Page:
YOU’RE NEXT is a good home invasion horror elevated by confidence in direction and the occasional promise of something more. It’s not a game-changer, but it’s just different enough to stand out from the rest of the all-consuming horror market.
When an apparently normal family get-together descends into the terrifying ordeal of a home invasion by masked killers, it falls to new addition to the family Erin (Sharni Vinson) as the toughest and really only stable personality in the house to fight back against her attackers and find out exactly what is going on.
You’d be forgiven for thinking of Wes Craven’s SCREAM quite frequently while watching You’re Next. Both films are incredibly self-aware takes on very well-worn horror sub genres (primarily home invasion horror for You’re Next and teen slasher for Scream). Both play the scary bits pretty straight and these work well enough, but what makes them stand out is their injection of postmodern humour into other scenes (primarily with jet-black slapstick, or “splatstick” in the case of You’re Next).
Whereas Scream’s knowing deconstruction of horror through Kevin Williamson’s dialogue and genuinely unexpected plot twists was a relatively new concept in the 1990s, we’ve sadly seen far too much of that in recent years for You’re Next to retain any real cutting edge. It’s still clever, but not quite as clever as it might think it is.
Director Adam Wingard clearly knows his stuff – there’s some gorgeous shot construction (I could wax lyrical for a while about how he films a glass of juice in extreme close-up) and competent tension-building, plus a good number of entertainingly gruesome deaths, but he does seem to be trying to make up for contemporary cinema’s postmodern horror overload with plot twists. Unfortunately, these twists aren’t particularly well disguised. From the start it’s plain that something not quite right is going on (even before the animal-masked tormentors arrive on the scene) and the real antagonists might as well be twirling comedy moustaches for how blatantly their odd behaviour marks them out. This is especially jarring in contrast to the naturalistic, almost Dogme-esque family conversations that begin the film (the sit-down family meal in opulent surroundings had me thinking of FESTEN). Perhaps the modern film audience is too well trained in spotting unexpected plot turns, especially if you’ve heard on the grapevine to expect one, then you can usually work it out, and it’s not exactly a challenge in You’re Next.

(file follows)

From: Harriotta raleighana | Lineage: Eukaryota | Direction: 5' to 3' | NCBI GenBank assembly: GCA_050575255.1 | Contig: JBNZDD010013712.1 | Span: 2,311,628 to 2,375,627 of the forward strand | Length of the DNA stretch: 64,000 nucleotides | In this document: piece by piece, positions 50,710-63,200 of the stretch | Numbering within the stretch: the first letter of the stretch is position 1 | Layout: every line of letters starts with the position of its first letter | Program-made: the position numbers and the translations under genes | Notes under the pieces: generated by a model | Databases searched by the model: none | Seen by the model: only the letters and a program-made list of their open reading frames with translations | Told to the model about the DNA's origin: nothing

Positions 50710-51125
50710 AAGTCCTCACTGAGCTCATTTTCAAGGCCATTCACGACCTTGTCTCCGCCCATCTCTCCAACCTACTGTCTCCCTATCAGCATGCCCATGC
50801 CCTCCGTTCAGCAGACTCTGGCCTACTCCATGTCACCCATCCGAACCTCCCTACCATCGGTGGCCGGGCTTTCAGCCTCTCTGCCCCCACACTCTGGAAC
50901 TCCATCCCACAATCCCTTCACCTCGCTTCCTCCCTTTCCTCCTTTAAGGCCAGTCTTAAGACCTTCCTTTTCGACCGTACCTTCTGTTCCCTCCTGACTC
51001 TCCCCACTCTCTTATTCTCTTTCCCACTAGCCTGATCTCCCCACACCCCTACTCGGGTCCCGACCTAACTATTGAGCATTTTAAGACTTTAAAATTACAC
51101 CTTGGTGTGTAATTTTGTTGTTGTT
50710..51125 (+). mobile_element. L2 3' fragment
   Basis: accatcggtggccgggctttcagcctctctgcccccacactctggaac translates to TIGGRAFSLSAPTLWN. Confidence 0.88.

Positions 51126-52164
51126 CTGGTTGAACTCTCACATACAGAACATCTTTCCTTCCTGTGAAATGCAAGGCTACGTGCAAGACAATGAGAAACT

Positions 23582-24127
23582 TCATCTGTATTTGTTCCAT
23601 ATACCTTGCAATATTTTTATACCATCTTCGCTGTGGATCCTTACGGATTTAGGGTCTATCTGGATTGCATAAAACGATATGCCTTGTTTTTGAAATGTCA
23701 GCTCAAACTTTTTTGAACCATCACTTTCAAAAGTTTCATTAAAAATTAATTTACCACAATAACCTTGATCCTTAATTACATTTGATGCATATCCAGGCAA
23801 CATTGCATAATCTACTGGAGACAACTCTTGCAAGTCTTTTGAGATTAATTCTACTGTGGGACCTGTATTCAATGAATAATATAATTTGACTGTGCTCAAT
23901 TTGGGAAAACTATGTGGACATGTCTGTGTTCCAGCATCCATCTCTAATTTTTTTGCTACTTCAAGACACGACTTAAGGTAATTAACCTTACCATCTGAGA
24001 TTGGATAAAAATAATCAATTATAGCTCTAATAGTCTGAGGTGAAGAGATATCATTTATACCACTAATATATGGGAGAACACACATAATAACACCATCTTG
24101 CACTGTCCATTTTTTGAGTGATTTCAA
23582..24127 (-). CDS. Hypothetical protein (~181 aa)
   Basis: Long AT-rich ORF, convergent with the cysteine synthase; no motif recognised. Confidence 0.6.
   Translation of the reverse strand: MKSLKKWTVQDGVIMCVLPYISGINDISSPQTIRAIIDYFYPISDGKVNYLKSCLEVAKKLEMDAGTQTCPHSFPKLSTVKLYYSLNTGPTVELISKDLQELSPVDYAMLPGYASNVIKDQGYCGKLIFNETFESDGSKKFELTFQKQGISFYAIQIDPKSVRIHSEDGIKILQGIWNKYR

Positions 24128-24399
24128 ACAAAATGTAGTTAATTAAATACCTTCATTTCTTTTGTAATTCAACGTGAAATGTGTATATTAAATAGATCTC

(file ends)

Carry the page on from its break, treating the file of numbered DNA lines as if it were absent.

The film had been doing the festival circuit for a couple of years before it got a wide release, which is interesting in that it implies studios perhaps didn’t know what to do with it. It’s not a remake of a hit from the 70s or 80s, it’s not found footage or so-called torture porn. It’s not in 3D. It doesn’t even have that many deaths by slasher standards (perhaps due to a relatively small number of disposable characters). It’s pretty telling that it wasn’t released around Halloween, but instead at the back end of the summer blockbuster season, perhaps in the hope it would become a sleeper hit through word-of-mouth like THE CABIN IN THE WOODS became at the beginning of the summer season the year before.
I can’t really say much more about the film without giving the game away. It’s well-made, pretty well acted and the suspense, gore, and jump-scare horror beats are all present and correct. Adam Wingard is definitely one to watch, and he seems to take real care in executing his aesthetic vision, in addition to having a pleasingly depraved sense of humour (not many could make pain and death so funny). If only he was around a decade ago, before the horror movie market was so over-saturated, before audiences became so canny at sleuthing (or lucky guessing) plot twists, You’re Next might have had more impact. Still, it’s nice to see there’s still a seed or two of creativity in horror, and I’d say give the film a go. SSP